I decided I wanted to stick to west African food to honor the Naija Boyz, and so I could give a shout-out to Courtney, my homegirl at Coco Cooks (her dad is the original Naija Boy). Nikki Miller-Ka at Nik Snacks says every day is African Day at her house, so she gets some love too.

Kedjenou is a stew from Cote d'Ivoire of chicken and vegetables (eggplant and/or okra - I chose "and"), with a tomato-based sauce. I probably spiced it more heavily than is traditional (I love tomato with ginger and hot chili), but it was so good! This is traditionally prepared in an earthware vessel called a canari (or canary), but I used a Chinese clay hotpot instead.

I'm not going to post the recipes since they're not really mine, but for the stew I just browned a cut-up chicken (thighs, legs and wings are best) in a little oil with some chopped onions and garlic, tossed in some minced ginger and sprinkled some Berbere spice over the top. When it was browning up nicely I added the chopped eggplant and some chopped tomato, a bay leaf and some thyme, then a few dashes of Maggi. Next I added some stewed tomatoes and some chicken stock and put the lid on to simmer for about 45 minutes. Since I wasn't cooking over coals I didn't bother doing the shake-every-five-minutes canari method, I just gave it a shake a couple times. About 10 minutes to the end I added the okra (I prefer okra al dente) and let it finish off (falling-off-the-bone tender is done). Serve with buttered rice.

Maggi's claim is true: it improves the taste. Maggi sauce is the wheat alternative to soy sauce, and can be found all over developing countries and in Asian grocery stores. This is actually Chinese Maggi (common theme here), not west African Maggi, but I like the sauce over the cubes and already had some in my cabinet.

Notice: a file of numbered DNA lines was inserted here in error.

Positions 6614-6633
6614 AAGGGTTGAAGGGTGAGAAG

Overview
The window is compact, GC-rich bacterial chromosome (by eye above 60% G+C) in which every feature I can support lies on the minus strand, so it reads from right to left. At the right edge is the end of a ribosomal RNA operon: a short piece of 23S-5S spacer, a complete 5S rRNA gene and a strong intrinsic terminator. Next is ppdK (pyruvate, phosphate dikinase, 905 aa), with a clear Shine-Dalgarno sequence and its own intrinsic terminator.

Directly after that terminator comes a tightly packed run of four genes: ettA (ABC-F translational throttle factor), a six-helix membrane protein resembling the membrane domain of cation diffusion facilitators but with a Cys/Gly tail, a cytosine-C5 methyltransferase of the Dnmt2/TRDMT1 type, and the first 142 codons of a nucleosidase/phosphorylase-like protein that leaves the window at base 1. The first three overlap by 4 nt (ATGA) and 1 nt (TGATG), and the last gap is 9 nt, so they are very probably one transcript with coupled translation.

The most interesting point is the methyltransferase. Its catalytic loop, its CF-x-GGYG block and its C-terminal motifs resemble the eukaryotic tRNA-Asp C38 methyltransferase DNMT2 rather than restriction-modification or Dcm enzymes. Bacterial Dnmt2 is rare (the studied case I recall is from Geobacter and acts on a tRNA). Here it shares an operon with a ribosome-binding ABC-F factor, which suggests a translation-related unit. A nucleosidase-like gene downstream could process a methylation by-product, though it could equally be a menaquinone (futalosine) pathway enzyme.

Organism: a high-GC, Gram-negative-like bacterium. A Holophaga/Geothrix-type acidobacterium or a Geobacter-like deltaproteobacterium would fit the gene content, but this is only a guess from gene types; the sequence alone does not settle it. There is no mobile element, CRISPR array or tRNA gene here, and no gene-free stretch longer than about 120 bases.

Kelewele is spiced fried plantains from Ghana. I love fried plantains, so this was really a no-brainer. These are tossed with some cayenne and ginger before they get fried, and provide a wonderful, unctuous sweetness to the plate.

The greens with green pepper, ironically, were originally the whole point (I just have so many of them!), but ended up a side dish. I removed the stems from the collards and chopped them finely. I sauteed them with chopped onion and green bell pepper, added some tomato salsa and a couple spoonfuls of chunky peanut butter (stir together), then added the chopped greens. A spoonful or two of water and a lid, then 10 minutes later it's on.

Some astute readers will notice a glaring omission: I didn't make fufu. I totally planned to, bought the yams and everything, but I ran out of burners! I will next time, I promise (and then I won't need to use a fork).